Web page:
Some sections of the citizenry are suffering from Post-Electoral Rigging Syndrome (PERS)
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ACCORDING to the World Health Organisation, studies in the Americas indicate that 10 to 15 per cent of the population at any given time has some sort of mental disorder, with three to five per cent suffering from a severe chronic mental disorder. Using the above statistics, out of a population of about 750,000, this would mean that an estimated 75,000 to 112,500 Guyanese suffer from mental disorders while 22,500 to 37,500 suffer from severe mental illness. Mental disorder is characterised by persistently depressed moods or a loss of interest in activities causing impairment in daily life. The attempt to rig the general election has added to the statistics of mental disorders in Guyana.  I think that some sections of Guyana are suffering from Post-Electoral Rigging Syndrome (PERS). They are traumatised.

PERS has added to colonialism, slavery, indentureship, dictatorship, and suchlike that Guyanese have endured for the past 300 years. We know that these events have disturbed, damaged, and destroyed lives – suicide, violence, depression, and so on – amid techniques of resistance and accommodation. Fortunately, there are a few mental health treatment facilities across Guyana offering help to those in need. These facilities, however, lack trained mental health workers. Services are limited and inaccessible.  Not surprisingly, mental health services are also “provided” by specific religious groups, local Shamans, and immediate family members.  Still, unknown numbers of Guyanese care less about mental health services and approach life challenges individually, akin to Guyana’s fictional figure, Banwaree’s oft-cited idiom of: “Bear yuh chafe, buddy.” Guyanese do not generally seek help for their problems because they do not want people “to know their problems and laugh at them”. Put together, these are unfortunate, if not explosive, situations that could be “remedied” if help is offered.
PERS has also added to an ongoing problem in Guyana. For too long, we have pushed our politically “created” problems under the rug only for them to resurface. May I remind and restate that the brazen attempt to steal the general election to favour the APNU+AFC Coalition was an attack on the sanctity of electoral freedom. The rigotonians’ puerile and futile narrative to deny any attempt to steal an election in which thousands watched footage of a macabre display of barbarism is worse than the rigging attempt. Isn’t this enough to disturb anyone’s mind, not to mention that many believed that they were going back to the days of dictatorship? The impact of this dictatorship on Guyanese is yet to be addressed, and so when the rigging attempt was going on for over five months, anxious feelings of past rigging naturally raised their ugly head.

The question is, what are we going to do about electoral rigging and PERS? We cannot wait for the well-informed maxim that only when “rain falls then a monkey wants to build a house”. We must act now since the rigging thing has become a running national sore, if not, native to Guyana’s post-independence experience. Unfortunately, the attempt of electoral rigging is not over, and what has happened is that the riggers have become hardened and callous. Electoral rigging will reemerge because it is too deep-seated for quick uprooting. The threat of electoral rigging has advanced into our daily lives and dreams, not only around the electoral season every five years. Some sections are calling for addressing the cause for electoral malpractice pointing to the unequal distribution of resources and livelihood opportunities among the two main ethnic groups. This has been an ongoing narrative that deserves attention, but we would be kidding ourselves if the halo of respectability and the embers of fairness are not implanted and stoked in the minds of those who are elected to be impartial in their duties of responsibility. The dereliction of duty based on blind loyalty must be examined, exposed, and deselected. Nothing can be achieved if we only examine one side of the same coin. It is often mentioned how other countries in the Caribbean have conducted fair and free elections, but what is not said is how much effort is put into the practice of fair elections, to stamp out the motive to rig.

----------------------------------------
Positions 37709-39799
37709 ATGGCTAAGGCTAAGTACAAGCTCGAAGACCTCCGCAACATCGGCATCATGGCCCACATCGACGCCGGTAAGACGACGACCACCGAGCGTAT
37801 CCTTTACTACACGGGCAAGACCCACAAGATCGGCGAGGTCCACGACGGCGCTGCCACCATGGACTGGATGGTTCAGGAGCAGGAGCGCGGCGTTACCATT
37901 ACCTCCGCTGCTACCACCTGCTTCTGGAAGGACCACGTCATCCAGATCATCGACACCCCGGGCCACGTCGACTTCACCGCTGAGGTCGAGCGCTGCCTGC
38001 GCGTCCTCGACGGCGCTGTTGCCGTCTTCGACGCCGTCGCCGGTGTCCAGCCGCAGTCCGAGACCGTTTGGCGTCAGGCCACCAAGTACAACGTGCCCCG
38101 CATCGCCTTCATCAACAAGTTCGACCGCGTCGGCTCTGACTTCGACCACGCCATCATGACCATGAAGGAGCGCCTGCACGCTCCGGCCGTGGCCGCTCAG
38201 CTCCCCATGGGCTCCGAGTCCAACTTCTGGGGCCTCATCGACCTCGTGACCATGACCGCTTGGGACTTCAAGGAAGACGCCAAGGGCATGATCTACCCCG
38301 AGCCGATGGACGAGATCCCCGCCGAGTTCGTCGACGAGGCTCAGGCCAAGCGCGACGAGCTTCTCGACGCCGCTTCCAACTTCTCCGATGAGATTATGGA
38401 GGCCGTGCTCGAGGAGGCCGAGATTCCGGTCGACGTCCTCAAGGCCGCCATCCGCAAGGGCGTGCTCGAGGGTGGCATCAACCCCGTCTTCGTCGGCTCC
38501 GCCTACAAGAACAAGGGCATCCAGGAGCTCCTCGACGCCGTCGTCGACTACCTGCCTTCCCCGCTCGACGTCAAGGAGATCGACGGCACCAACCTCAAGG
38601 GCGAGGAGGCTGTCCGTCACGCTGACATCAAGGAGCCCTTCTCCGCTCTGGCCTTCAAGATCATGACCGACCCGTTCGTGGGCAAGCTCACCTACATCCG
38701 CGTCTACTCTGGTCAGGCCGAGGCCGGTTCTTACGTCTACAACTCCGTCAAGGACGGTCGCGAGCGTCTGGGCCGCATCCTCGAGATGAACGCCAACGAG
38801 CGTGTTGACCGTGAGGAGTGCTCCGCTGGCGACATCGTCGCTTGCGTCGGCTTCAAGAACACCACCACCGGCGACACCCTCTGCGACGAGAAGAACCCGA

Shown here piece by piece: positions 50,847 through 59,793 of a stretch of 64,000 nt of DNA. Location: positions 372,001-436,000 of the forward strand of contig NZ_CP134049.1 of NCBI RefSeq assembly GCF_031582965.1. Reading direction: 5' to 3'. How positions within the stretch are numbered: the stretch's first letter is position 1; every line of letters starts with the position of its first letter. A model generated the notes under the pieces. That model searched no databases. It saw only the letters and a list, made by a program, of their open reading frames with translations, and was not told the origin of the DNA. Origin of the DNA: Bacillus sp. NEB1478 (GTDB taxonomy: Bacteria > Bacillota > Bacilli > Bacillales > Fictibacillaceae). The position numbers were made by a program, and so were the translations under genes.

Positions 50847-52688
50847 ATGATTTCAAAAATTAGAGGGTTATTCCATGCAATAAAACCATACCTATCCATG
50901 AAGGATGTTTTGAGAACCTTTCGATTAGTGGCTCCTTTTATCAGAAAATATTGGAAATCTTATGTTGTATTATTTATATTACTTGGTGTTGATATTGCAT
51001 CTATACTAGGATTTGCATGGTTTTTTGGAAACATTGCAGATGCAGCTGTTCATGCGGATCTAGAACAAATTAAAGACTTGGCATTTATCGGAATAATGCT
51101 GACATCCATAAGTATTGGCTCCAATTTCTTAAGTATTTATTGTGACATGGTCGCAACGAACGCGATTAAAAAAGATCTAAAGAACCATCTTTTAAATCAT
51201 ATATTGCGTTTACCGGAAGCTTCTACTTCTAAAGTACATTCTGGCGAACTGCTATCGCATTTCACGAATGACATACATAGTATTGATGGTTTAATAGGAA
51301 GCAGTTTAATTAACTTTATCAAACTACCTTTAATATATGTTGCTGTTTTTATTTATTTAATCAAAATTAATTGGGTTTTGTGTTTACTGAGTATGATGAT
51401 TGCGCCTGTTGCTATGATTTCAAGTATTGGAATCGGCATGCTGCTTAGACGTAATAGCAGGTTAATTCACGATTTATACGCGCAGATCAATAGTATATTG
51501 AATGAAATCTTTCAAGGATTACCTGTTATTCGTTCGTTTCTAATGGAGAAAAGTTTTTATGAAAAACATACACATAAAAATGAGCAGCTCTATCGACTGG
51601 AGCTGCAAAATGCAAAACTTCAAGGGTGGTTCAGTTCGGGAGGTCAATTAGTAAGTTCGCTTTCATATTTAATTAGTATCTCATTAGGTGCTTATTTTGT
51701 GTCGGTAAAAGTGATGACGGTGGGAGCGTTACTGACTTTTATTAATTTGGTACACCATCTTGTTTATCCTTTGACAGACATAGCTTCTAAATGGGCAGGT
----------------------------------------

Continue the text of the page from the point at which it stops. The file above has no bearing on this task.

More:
I call upon the new PPP/C administration to address this serious situation of PERS by providing services for psychological help. There ought to be a national awareness that sounds like this: if you believe you have experienced post-election trauma from the last general election, be assured that we are providing help at locations A, B, and C across the country to all Guyanese irrespective of political affiliation. Develop centres to treat politically induced ills. Meanwhile, I suggest that if there is a past policy of dealing with the cancer of election rigging, please dig it up now, dust it off, and get on with business. Mark my words, time is already running out. Let the policy of dealing with rigged elections be more than a catchphrase; let it be a rallying cry, a national motto (lomarsh.roopnarine@jsums.edu).

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